FROM Kurt Schauppner
More US Soldiers Are on Their Way to Iraq President Bush has called for an increase in troops for Iraq , but US forces are already stretched thin. The so-called "surge" means an escalation of 21,500 troops. Soldiers of the Army's 3rd Division, which led the invasion of Baghdad, is the first to leave for its third tour. How is the increase likely to be accomplished? How do soldiers feel about leaving their families to face brutal combat? Are the troops worried that the war has lost the support of those back home? What about post-traumatic stress disorder? We hear from the Pentagon about the prospects for other American soldiers.
White House budget proposal slashes and burns President Trump's first budget request is considered dead on arrival in Congress — a familiar development in Capitol Hill. We hear what it reveals about the priorities of the new administration. What's likely to die… and what might survive?
Human Rights in the era of Donald Trump President Trump’s UN Ambassador, Nikki Haley, said today the US might pull out of the United Nations’ Human Rights Council. Serious violators of human rights are members of the Council itself–and a US resignation could make things worse. Later on today’s show, now that he’s into his second term, comedian turned US Senator Al Franken is telling jokes again.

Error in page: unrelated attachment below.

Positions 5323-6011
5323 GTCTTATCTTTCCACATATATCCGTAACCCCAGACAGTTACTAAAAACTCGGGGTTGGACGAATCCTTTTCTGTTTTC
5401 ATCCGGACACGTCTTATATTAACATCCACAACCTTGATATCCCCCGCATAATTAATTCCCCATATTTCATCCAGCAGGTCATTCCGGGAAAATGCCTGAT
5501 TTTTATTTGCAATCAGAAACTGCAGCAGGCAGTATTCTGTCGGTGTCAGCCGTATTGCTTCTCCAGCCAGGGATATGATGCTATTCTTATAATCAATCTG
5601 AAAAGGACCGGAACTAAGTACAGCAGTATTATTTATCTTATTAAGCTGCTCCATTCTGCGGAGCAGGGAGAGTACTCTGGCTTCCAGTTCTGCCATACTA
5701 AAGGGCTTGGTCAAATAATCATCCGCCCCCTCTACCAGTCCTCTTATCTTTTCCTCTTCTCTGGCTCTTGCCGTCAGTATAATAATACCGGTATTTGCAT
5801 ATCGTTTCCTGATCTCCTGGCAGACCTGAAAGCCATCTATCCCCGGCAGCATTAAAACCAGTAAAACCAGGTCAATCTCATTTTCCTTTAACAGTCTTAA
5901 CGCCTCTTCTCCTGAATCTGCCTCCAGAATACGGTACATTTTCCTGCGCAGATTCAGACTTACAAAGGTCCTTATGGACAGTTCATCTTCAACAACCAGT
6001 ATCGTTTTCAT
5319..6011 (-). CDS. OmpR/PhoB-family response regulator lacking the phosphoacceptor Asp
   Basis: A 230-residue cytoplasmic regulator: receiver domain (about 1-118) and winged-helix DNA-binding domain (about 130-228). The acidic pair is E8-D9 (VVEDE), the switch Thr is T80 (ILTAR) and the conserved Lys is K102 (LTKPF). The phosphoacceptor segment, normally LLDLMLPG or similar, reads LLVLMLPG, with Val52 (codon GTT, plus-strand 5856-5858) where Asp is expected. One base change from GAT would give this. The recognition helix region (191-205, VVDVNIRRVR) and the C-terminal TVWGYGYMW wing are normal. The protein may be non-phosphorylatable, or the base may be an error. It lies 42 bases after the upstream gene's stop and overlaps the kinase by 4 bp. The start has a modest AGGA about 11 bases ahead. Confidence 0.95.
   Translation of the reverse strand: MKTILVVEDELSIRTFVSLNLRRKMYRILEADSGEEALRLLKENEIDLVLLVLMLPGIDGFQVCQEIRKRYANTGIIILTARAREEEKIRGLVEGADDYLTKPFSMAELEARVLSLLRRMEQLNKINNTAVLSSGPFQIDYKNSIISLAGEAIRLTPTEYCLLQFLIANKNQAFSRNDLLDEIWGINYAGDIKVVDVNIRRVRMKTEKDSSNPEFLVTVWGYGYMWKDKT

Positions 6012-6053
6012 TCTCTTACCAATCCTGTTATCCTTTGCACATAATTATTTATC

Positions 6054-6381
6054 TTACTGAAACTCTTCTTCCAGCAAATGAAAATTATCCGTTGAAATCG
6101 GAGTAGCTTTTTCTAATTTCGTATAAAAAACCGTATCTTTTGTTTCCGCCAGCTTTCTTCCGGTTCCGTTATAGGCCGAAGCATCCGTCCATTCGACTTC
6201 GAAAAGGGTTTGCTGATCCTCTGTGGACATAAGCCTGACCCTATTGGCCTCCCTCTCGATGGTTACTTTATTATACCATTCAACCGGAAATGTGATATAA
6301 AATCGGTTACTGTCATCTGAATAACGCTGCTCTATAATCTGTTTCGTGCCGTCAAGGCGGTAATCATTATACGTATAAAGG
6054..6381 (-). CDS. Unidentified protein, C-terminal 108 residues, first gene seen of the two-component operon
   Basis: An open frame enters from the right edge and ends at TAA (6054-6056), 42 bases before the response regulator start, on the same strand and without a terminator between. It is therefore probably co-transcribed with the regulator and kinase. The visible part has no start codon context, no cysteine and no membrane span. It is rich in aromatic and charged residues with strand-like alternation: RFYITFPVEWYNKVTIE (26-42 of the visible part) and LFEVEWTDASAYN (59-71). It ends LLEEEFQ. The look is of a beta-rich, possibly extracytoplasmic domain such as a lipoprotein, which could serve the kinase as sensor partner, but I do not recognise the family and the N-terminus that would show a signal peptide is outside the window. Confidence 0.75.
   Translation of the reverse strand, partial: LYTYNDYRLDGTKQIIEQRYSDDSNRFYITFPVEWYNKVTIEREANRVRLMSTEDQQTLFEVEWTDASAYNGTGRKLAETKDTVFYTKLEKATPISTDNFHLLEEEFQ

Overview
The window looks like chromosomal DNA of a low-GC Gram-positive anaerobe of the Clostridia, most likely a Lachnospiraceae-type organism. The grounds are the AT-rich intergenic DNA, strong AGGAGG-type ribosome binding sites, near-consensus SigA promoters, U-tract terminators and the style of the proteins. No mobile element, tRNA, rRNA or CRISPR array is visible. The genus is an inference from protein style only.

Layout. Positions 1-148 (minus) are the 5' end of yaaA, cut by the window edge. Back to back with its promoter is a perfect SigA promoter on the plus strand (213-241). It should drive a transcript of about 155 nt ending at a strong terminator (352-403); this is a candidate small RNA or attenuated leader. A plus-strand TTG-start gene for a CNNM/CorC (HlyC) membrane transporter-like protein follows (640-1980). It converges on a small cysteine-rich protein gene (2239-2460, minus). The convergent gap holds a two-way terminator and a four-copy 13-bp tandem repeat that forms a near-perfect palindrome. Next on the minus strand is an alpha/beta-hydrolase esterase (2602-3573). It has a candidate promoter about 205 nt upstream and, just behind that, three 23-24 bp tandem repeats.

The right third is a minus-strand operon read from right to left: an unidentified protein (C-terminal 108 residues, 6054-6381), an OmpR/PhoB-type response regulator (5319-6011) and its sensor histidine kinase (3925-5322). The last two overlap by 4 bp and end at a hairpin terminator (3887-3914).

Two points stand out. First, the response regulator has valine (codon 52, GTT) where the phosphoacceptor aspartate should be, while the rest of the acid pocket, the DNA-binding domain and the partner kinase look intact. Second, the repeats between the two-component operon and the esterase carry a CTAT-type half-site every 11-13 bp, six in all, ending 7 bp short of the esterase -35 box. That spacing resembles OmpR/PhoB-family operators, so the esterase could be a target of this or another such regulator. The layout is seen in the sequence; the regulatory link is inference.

The longest US war: Will Trump send more troops to Afghanistan? The Trump White House is divided over the Pentagon's request for more troops in Afghanistan—where the US has been fighting for the past 16 years. Is there a formula -- either for "victory" or a political settlement? Is there an end in sight for America's longest war?
The Trump agenda: where's the beef? President Trump says big things are happening. After celebrating a House bill on health care, he doesn’t yet have Senate agreement. With James Comey’s public testimony scheduled tomorrow, the President today tweeted his selection of a new FBI Director. Is the Chief Executive all style and no substance? Later, terror attacks in Iran and conflicting claims about who’s behind them.